Mood swings do not come from just chemically imbalanced people. Just live with an artist for a few weeks, you’ll see what I mean. Artists are healthy and well, they just live life out of the right side of the brain and in another world.
Al and I had the privilege of living in the home of our children and grandchildren for a short time. Just being with family is a privilege, but being with artistic grandchildren is a greater privilege.
Self-revelation and an opportunity to understand who I am hit me square in the face. Also, seeing the influences I have had on our children and grandchildren is an eye-opener. I’ve experienced both. The apple does not fall far from the tree. They are very like me with all my warts.
It seems to me certain gifts flow through the genes of a family. It certainly does in ours. Two sides of artistic grandparents have funneled their temperaments into these two grandchildren. The volume is turned up in one of our grandchildren and he sucks up the room. In the other, the volume is turned down and she lives in deep contemplation. Both are exactly in their element, they are artists, they cannot help themselves.
The creativity just oozes from our two grandchildren and I am amazed. Our 18-year-old grand daughter has a sharp eye for balance, color and design; a keen ear for writing music and playing musical instruments and sees things in frames artistically making her an excellent photographer. She draws, paints, and works with clay, and creates from a deep place from within herself. Her volume is turned down very low. She is sensitive to every thing around her.
Her bedroom, turned studio is a portrait of herself, and when you enter, you are touching her soul. It is a cameo of vignettes, a thumb nail sketch of her life in poetry, pictures and song. This is her room. When she contemplates, she closes herself in and away from the world. Even a knock on her door is an intrusion and an interruption if she is creating or playing her piano.
She is very uncomfortable with any attention given to her. Laid back until inspired, she listens only to her own creativity. She doesn’t share her art until it is finished and until she is satisfied with it. She has so much talent you want to light a fire under her. You could call her moody, with drawn or touchy, but call her an artist.
Our 14-year-old grandson is from the opposite end of the spectrum. He makes videos with all the bells and whistles. He has the unique gift for putting music to each frame, editing, directing, overlaying and the list goes on and on. He will listen to ideas but he has his own ideas.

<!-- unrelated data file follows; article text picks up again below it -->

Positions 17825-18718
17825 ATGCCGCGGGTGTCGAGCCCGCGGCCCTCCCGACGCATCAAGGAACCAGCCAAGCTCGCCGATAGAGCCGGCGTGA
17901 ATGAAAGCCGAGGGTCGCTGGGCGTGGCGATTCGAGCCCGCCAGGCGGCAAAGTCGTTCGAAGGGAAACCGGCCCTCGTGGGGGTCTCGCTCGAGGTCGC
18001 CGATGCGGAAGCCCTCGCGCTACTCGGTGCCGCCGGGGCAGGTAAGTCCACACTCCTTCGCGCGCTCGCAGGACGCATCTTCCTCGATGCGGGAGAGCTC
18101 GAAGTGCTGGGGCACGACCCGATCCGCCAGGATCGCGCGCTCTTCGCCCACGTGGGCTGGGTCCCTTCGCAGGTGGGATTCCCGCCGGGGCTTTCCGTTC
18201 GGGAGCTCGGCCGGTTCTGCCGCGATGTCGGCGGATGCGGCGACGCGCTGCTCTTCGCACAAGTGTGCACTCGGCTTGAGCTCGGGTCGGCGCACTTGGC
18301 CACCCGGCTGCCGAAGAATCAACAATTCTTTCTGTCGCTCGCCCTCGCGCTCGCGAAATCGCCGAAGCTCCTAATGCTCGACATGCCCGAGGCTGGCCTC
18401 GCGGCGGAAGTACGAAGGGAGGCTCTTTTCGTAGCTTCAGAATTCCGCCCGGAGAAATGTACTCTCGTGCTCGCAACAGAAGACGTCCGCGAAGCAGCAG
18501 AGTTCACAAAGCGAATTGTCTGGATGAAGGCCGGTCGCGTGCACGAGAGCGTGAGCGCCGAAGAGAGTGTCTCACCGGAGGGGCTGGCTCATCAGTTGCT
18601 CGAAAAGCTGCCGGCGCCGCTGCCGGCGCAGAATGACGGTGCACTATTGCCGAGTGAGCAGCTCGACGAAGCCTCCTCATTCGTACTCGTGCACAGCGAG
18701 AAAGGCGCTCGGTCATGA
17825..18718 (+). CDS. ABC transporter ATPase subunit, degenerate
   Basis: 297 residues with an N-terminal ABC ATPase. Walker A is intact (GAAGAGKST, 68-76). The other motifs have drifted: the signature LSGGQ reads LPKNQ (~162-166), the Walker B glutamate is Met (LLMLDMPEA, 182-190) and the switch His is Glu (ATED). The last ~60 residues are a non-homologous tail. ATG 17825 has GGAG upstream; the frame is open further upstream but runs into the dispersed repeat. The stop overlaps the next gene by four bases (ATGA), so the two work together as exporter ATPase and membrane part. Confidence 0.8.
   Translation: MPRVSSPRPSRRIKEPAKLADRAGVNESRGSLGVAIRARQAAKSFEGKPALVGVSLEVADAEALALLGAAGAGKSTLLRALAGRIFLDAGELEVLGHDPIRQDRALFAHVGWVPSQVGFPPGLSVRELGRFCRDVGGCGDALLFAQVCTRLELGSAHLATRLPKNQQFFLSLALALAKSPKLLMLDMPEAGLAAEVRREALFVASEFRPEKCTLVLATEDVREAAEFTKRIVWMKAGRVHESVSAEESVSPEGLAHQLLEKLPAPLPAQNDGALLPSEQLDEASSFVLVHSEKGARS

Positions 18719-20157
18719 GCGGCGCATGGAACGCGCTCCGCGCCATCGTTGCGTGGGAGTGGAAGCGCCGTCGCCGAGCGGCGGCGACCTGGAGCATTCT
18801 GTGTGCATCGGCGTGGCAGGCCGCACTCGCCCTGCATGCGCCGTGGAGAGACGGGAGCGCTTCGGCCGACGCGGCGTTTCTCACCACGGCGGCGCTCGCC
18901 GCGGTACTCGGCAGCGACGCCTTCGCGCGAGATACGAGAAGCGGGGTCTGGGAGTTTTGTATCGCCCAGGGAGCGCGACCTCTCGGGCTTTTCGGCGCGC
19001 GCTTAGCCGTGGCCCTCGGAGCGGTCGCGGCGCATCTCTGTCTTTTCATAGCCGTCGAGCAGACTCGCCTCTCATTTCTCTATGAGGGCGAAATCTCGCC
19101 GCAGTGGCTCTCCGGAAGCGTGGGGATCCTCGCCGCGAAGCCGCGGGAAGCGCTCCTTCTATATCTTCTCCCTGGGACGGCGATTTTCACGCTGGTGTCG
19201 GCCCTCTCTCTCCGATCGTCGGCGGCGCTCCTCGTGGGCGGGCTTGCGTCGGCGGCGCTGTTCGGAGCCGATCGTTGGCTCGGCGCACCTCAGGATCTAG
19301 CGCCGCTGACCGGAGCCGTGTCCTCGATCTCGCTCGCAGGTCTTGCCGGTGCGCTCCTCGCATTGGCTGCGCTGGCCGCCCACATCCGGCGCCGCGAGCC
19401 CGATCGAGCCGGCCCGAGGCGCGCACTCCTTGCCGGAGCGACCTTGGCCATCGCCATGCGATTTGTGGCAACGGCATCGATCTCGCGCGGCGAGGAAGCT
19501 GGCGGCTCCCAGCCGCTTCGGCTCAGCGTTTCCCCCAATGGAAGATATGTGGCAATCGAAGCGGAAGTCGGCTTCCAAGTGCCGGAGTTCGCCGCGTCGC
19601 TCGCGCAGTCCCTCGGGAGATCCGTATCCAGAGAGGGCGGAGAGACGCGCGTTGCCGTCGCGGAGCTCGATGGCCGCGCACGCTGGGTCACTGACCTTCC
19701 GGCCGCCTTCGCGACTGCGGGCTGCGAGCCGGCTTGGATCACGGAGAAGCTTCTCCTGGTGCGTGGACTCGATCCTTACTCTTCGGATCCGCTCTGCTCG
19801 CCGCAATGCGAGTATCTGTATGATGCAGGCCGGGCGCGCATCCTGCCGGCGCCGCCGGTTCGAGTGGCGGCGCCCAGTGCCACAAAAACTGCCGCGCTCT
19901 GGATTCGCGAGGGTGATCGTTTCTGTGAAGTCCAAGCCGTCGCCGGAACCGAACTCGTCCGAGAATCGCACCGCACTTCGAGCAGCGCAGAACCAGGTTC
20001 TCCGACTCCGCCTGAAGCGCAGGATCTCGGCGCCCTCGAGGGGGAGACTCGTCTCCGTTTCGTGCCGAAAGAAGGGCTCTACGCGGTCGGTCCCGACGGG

I am his biggest fan, not because I am his grandmother, but as an artist I can see how his artistic ability and his understanding for technology work together and is unique. His production company, Bullet-Proof Bacon, aka BPB, seen on Face Book has produced three videos to date and he is working on a fourth. The theme for his videos is based on skate boarding techniques and of course, crashes. Along with a logo, T-shirts, designed DVD jackets, he has put together a whole presentation. With his camera and the computer, he is doing what he enjoys doing, creating.
With his lightning rod personality he draws out the party, makes it happen around him. He lives on the outside of himself, much different than his older sister. He needs affirmation constantly. “Do you like my hair? Do you like my shoes? Do you like my videos? When are you going to write an article about me? Will it be in the newspaper? Come see my video I’m working on. Do you like it?
You could call him annoying, but you must call him an artist. He is also a part of my world, the world of art.
So how do we fan the talent in our grandchildren and children? I am so thankful I can understand them or I could easily read them wrong. They are not at all disrespectful, but just who they are. Artists!
First, I believe they need space to breathe creatively; secondly, give your ideas to them with an open hand and let them decide how they want to use your ideas; keep an open mind with their temperament; encourage them; and fifthly, love them to completion.
Final brushstroke: Give permission to others to be themselves and give yourself the same permission.
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“If you treat an individual … as if he were what he ought to be, and could be, he will become what he ought to be and could be.” Johann Wolfgang Von Goethe.